Parking at Dove Cottage, I was amused that the parking meter assumed I might stay for up to three hours. How can looking at a little old cottage and museum about a long-dead poet take three hours? That was before I entered through the 400 year old dark oak door of this charming 17th century whitewashed stone converted inn, into Wordsworth’s world! The half hour guided tour through what was his home for only eight years, but at a time when his creativity was at it’s most prolific, was evocative of Wordsworth’s life here over 200 years ago. The museum next to his home was riveting and I came away – almost three hours later – well informed about Wordsworth, his family, the other Lakeside poets, their travels and ideas, romanticism and so much else.
For me, the most interesting thing about Wordsworth, who loved and wrote so much about nature, was his social commentary. He wrote about simple people – rural peasants, children and “idiots”, including one long poem called “The Idiot Boy“. According to one exhibit in the museum, “… William Wordsworth and his contemporaries challenged the established depiction of societies’ under-represented groups. The era posed the opportunity for civil rights and civil liberties to be re-evaluated for all…”. It seems he was an egalitarian, a fact which upset many of his peers.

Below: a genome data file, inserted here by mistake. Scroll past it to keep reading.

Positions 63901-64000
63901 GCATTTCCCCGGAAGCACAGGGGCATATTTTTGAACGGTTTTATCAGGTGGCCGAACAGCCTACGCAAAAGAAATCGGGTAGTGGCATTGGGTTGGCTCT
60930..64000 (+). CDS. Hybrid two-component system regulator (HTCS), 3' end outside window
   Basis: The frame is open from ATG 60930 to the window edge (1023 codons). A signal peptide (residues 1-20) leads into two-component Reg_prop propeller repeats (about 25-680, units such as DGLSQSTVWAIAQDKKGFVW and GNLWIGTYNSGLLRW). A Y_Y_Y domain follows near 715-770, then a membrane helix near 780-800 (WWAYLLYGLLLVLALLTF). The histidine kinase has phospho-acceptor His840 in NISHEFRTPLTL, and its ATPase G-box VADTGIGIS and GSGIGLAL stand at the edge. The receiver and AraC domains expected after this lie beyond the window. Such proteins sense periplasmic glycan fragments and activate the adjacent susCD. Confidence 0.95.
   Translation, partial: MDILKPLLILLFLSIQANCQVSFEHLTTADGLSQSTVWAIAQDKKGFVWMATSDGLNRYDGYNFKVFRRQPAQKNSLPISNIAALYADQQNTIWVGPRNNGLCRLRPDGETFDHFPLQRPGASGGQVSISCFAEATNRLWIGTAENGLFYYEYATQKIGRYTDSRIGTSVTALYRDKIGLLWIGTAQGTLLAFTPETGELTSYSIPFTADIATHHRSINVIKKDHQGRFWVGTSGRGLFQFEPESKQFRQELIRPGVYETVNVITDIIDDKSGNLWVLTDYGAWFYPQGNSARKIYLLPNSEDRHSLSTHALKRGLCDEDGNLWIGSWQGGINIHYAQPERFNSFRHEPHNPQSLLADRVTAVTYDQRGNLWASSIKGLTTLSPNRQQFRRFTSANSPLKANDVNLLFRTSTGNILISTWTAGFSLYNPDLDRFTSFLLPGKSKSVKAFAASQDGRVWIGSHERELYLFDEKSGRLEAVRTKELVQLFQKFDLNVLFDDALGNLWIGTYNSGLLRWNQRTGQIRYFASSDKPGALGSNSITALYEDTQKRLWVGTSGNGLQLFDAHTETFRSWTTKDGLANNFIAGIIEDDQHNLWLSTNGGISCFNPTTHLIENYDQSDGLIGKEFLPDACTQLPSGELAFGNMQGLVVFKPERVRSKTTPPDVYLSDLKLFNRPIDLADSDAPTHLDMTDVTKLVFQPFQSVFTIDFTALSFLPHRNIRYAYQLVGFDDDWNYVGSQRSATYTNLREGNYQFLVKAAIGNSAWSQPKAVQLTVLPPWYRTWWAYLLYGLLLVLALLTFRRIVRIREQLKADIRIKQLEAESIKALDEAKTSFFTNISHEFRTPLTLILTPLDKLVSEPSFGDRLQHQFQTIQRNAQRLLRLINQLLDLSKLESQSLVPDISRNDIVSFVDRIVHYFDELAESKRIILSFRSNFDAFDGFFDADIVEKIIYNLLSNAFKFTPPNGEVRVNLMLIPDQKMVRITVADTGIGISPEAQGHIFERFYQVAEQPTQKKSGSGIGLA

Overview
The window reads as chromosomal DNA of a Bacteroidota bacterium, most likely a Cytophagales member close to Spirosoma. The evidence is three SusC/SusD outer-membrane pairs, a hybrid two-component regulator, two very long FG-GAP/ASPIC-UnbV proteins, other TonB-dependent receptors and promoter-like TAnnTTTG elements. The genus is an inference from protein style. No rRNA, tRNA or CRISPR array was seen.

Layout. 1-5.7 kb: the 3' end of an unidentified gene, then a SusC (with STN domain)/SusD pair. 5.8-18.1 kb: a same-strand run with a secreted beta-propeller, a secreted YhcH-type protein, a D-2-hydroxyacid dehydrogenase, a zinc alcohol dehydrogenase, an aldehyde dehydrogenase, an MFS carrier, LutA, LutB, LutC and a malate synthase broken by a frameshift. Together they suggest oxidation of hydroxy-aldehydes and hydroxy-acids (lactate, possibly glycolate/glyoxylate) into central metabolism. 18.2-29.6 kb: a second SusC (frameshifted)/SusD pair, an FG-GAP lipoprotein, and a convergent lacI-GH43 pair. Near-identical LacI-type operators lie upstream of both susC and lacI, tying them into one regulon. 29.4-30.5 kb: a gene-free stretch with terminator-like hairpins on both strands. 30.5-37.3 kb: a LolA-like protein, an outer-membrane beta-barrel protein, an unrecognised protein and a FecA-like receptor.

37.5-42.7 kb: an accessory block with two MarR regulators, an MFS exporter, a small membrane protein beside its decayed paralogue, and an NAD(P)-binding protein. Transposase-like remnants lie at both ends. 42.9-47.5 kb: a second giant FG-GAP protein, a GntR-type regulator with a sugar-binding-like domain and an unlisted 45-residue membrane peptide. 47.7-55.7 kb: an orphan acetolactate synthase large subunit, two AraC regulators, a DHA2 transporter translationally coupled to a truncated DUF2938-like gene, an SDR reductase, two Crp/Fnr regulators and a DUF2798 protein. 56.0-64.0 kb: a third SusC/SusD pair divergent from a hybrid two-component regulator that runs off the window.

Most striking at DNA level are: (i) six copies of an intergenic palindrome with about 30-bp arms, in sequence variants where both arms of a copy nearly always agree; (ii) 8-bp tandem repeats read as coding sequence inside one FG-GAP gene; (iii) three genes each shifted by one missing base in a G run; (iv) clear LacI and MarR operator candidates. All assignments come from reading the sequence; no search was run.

I wondered about this as I drove along the steep and narrow stonewall-edged country lanes to the quaintly named, picturesque valley and lake of Buttermere that afternoon. During 15 months in Cambodia I never once saw any aircraft in the skies above us. Commercial flights do fly into and between airports at Phnom Penh, Siem Reap and Sihanoukville airports, catering almost entirely to foreign visitors. There is allegedly an airforce, but on the small runway of Pochentong International Airport in Phnom Penh, where they are apparently based, I never saw anything resembling military aircraft. I can’t imagine who the pilots would be, or where they might have been trained? Certainly nothing comparable to the British pilots who twist and turn with such precision in the skies above Lake Windermere on a daily basis. Wordsworth died 165 years ago. But there are still no civil liberties for all in this world. Is injustice for the “lowly masses” born into bad luck an inevitability? I ask this question to myself everyday as I continue to wander lonely as a cloud among the daffodils in my privileged world.